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Tremors.

13 Aug

The strangest day came upon me yesterday. An enormous storm rolled into DC, including flash floods, lots of falling trees, and a day-long power outage in our neighborhood (other neighborhoods, mainly in the suburbs, have longer outages in store).

The good news is I had time left on my laptop battery, so I actually worked on my manuscript for four hours or so. It’s due Sunday, so that needed to happen.

The interesting news? I stumbled over an emotional rift I hadn’t expected. A rift, I managed to suss out, totally exposed – and potentially worsened – by the process of compiling and editing my manuscript definitively.

Why, I don’t quite know. Storms do bring out, yeah, elemental emotions in me, so it isn’t really a shock. But I had no idea working on a book would be internally difficult in this way. Let’s talk about some of the reasons this might be that I’ve come up with so far. The list:

1. The intensity of revisiting potent emotional landscapes, be they fiction or fact.

2. The pressure of having, for the first time, truly finished poems.

3. The inability to carry success with grace and forward looking – as opposed to guilt, self-sabotage and an overwhelming feeling of unworthiness.

4. The stress of the most serious deadline of my life to date.

5. My not having an entirely grounded space of my own.

Now let’s talk through each one (excuse me, therapy definitely affected my brainscape).

1. Those moments are potentially static. I can choose to visit someone’s grave, to tell someone I still love him, to perpetuate a difficult mystique of myself I harbor in my own mind, or to put off, or to let go. It doesn’t make my situation simple, but I don’t have to tackle every aspect of my life challenges right now.

2. Most writers hate their first books. This will probably happen to me, in some fashion. Poems rarely feel totally finished, but that doesn’t mean other people can’t gain a lot from reading them, or that I can’t gain a lot from sharing.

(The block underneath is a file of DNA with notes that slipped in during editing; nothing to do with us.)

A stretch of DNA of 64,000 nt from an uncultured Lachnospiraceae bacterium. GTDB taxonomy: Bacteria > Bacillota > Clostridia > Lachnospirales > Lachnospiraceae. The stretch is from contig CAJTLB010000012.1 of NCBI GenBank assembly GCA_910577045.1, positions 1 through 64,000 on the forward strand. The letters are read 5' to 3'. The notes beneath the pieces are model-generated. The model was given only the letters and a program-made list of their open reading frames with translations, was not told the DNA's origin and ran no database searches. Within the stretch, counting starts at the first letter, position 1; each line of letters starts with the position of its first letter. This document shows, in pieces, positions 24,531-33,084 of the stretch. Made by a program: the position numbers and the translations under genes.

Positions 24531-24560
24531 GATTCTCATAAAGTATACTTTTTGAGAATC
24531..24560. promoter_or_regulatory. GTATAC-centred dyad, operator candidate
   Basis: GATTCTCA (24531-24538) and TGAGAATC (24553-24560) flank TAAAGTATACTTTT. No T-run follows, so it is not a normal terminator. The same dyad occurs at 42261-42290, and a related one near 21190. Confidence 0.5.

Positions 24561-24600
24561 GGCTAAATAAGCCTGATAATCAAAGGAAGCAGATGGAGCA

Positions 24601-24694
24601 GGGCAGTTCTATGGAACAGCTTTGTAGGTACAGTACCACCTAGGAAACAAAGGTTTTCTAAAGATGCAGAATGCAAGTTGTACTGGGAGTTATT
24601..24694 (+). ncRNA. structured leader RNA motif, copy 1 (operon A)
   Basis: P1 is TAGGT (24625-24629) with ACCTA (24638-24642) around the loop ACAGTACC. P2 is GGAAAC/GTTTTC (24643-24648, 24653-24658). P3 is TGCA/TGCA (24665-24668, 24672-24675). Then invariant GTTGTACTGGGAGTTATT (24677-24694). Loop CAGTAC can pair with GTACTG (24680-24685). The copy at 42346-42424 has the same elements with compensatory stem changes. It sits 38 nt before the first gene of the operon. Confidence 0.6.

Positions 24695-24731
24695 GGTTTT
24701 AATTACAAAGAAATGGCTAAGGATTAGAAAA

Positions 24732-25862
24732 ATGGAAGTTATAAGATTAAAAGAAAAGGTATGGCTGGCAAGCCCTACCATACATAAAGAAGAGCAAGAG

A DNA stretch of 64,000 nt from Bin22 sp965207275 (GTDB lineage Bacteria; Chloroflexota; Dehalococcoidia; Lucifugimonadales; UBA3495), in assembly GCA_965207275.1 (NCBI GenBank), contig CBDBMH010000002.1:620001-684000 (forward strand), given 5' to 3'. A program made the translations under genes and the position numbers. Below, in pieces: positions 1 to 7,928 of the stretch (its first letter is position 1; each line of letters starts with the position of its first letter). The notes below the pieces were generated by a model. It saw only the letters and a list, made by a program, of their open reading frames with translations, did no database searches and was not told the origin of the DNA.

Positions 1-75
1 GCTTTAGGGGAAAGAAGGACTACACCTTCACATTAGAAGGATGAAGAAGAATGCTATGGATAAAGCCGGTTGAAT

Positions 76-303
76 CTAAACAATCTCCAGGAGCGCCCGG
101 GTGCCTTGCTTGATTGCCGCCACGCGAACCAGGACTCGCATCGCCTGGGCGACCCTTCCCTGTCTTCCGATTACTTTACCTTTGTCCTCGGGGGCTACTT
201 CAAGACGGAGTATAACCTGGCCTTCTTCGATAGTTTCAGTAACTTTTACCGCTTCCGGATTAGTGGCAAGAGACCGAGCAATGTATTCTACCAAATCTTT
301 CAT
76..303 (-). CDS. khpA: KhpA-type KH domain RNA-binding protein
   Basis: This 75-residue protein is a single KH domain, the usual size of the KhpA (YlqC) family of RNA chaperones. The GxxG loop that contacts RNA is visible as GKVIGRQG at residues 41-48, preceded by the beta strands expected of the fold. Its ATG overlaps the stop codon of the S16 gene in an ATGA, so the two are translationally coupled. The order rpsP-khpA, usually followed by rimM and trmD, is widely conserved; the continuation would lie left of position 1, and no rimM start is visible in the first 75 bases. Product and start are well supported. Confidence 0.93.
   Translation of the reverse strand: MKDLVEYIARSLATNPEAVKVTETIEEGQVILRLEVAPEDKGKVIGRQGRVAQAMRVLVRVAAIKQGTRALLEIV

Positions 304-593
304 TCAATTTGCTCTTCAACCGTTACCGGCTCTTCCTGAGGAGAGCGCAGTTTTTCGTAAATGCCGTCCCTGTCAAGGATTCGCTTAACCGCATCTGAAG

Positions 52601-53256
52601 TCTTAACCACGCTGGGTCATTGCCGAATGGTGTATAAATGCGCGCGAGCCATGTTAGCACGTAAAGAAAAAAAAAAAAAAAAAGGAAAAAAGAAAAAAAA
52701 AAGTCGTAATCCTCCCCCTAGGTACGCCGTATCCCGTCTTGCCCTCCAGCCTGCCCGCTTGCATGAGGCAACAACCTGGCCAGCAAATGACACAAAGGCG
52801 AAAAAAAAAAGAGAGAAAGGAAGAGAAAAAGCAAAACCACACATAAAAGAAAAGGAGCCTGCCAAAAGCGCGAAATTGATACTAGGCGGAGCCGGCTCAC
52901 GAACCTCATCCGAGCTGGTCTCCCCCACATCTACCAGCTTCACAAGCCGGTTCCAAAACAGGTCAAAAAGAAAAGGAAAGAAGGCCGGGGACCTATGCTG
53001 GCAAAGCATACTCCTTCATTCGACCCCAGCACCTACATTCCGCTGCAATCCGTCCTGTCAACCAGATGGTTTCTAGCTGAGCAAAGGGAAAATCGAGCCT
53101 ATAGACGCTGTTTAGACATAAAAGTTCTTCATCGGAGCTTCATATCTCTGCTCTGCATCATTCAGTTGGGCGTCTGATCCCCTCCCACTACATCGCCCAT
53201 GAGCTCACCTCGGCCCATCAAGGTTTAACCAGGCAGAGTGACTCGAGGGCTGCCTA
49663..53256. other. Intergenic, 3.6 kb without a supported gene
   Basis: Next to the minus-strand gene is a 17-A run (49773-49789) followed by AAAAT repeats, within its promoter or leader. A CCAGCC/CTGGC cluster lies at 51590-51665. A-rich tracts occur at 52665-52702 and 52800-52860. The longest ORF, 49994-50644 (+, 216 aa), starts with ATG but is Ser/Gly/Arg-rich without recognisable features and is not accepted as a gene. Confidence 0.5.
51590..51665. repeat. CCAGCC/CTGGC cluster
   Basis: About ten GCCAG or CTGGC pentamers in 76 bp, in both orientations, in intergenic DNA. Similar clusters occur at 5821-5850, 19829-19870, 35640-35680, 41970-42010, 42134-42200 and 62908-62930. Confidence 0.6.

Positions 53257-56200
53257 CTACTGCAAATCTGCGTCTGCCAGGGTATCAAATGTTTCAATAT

3. I know I’ve earned this. The year has been fucking overwhelming; a lot of great things came to me in a very short period of time. But I’ve been writing and performing since I was a child. So what if I see where I could still grow? That’s a good thing. That means I’m not finished. That’s what living people do.

4. I will get it done. It’s done enough right now. But I will get it finished.

5. I’ve decided I want to fight for the Chicago space I see in my head, the one I want. I’m not going to be bitter if it isn’t exactly right, or if it doesn’t happen. If it doesn’t happen, I’d like to try to stay in Chi anyway, and see a full year through. There’s potential in me and my housemates that I don’t think we’ve truly grasped as a whole, and I want to see that through. I chose to live with these poets for good reason. I also haven’t addressed the city itself as fully as I mean to, although knowing the extent of my introversion, I likely won’t ever be satisfied in this regard.

Yesterday was literally a dark day. But you know the adage. I’m glad I came to DC, for my sister’s birthday, yes, to see my family, yes, but also to be somewhere familiar, to take enough space from the questions in my head so I could get a moment to answer them. To give me a buffer between a few of the demons. This must be one of the main reasons I’m compelled to travel so much, and to love so many people.

*shrugs* I’m ready, y’all. My draft is due on Sunday. It’s going to be a book worth reading. And rereading. This much I can promise. ❤

You Can’t Go Home Again.

28 Jul

Bathroom graffiti from a bar in DC.

The other night at the Green Mill slam, I was sitting at the bar with Adam Smith (not the economist) and a couple of older gentlemen from Chi. After a little preliminary chat, Adam offered up this gem: “This whole city’s not as bad as it used to be. It’s a pussy city now… It was all junkies, and whores.”

DC made me. I was born there, and my nuclear family lives there. I went to DCPS for eleven years. I remember my hometown as it raised me. I remember: